4 FAQs Regarding an IRA

Independent Retirement Accounts (IRAs) are complicated tax deferred options rarely completely understood by non-tax professionals, but understanding a few common IRA FAQs will help you decide if an IRA is a good option for you. Generally, these are retirement savings accounts designed for individuals who do not have 401k options because their company does not offer this benefit or they are self-employed. In any case, a person can gain similar advantages to a 401k independently through an IRA.

1. How Is an IRA Advantageous Compared to other Saving Options?

In order to encourage individuals to save for their retirement, the IRS offers several benefits to retirement account holders. Primarily, the income received on an IRA is tax-deferred. This means an individual does not have to consistently pay taxes in the years prior to making withdrawals. Earnings in an IRA are not paid out as income during that period of time. Instead, they are reinvested to continually grow the account. The result is a very simple tax model for saving. You do not need to be concerned with the tax implications of your IRA's performance until you withdraw.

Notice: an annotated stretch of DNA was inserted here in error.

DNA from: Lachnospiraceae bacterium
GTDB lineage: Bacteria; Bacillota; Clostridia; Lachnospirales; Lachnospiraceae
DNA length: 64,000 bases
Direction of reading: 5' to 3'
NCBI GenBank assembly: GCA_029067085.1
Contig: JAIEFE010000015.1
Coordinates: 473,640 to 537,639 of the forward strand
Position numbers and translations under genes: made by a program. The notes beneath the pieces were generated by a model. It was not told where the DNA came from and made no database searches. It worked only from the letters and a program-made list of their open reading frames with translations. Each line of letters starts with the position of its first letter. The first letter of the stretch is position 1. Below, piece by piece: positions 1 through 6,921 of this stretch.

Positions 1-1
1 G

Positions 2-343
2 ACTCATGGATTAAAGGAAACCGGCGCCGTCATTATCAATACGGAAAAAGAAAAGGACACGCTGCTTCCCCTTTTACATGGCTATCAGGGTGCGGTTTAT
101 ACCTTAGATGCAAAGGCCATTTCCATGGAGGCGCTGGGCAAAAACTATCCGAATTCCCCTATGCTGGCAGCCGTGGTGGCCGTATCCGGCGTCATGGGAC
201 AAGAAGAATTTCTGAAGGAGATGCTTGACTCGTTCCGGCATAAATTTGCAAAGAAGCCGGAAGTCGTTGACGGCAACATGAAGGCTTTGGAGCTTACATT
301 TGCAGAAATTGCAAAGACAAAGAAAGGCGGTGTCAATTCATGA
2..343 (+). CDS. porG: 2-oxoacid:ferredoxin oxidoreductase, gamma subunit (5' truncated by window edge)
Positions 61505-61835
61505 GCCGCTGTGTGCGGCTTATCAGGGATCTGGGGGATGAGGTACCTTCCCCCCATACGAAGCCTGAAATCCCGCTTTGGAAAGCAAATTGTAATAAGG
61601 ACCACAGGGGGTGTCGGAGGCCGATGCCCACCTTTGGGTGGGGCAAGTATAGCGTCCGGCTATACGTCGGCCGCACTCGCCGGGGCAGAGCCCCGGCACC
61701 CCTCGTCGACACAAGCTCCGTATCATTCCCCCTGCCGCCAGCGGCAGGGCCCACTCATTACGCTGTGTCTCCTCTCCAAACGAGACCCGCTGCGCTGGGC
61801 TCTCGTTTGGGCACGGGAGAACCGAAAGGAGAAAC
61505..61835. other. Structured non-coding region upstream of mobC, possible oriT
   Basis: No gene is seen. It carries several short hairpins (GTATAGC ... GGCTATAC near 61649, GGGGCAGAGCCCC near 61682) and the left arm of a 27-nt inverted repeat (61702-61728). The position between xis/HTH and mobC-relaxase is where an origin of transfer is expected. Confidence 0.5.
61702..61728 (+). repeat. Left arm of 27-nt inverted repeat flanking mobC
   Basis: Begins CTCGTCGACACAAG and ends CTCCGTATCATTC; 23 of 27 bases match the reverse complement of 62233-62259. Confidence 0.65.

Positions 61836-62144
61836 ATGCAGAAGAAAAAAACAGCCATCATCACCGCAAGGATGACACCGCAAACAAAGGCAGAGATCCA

2. What Is the Difference between Traditional and Roth IRAs?

The exact tax benefits you receive depend largely on the specific IRA account options you choose. A traditional IRA uses pre-tax dollars at the time of contribution. This means you can deduct the sum you contribute to your account, up to the annual maximum, from your taxable income. This can reduce the amount of taxes you owe in the present. You then pay taxes when you withdraw the money. With a Roth option, there is no immediate tax benefit. Post-tax dollars are contributed. When you withdraw, however, you pay no taxes at that time. It is more advantageous for individuals at a low tax bracket today who anticipate a higher tax burden in the future.

3. What if I Change Jobs?

Your IRA will travel with you if you change jobs. This is even true if you move to a job with a corporate-provided 401k. You can roll over your IRA funds, meaning you can move them into your new 401k account. As long as you move 100 percent of the funds within an allowable period, there is no penalty for the change. The primary exception is moving from a traditional option, where no taxes were paid, to a Roth option, where post-tax dollars are required.

4. What if I Need my Benefits before I Qualify?

You always have the option of withdrawing from your IRA prior to your qualified retirement age of 59 1/2. If you do, you will pay a 10 percent penalty. There is no exception to this rule. In some scenarios, you may be able to take a loan against your IRA sum in order to gain immediately liquidity in a time of need. One of the drawbacks of an IRA is that it does not offer loan benefits as extensive as those available through 401k accounts. Withdrawing from a 401k or IRA prior to the qualifying age is not recommended, but it can be considered in an emergency situation.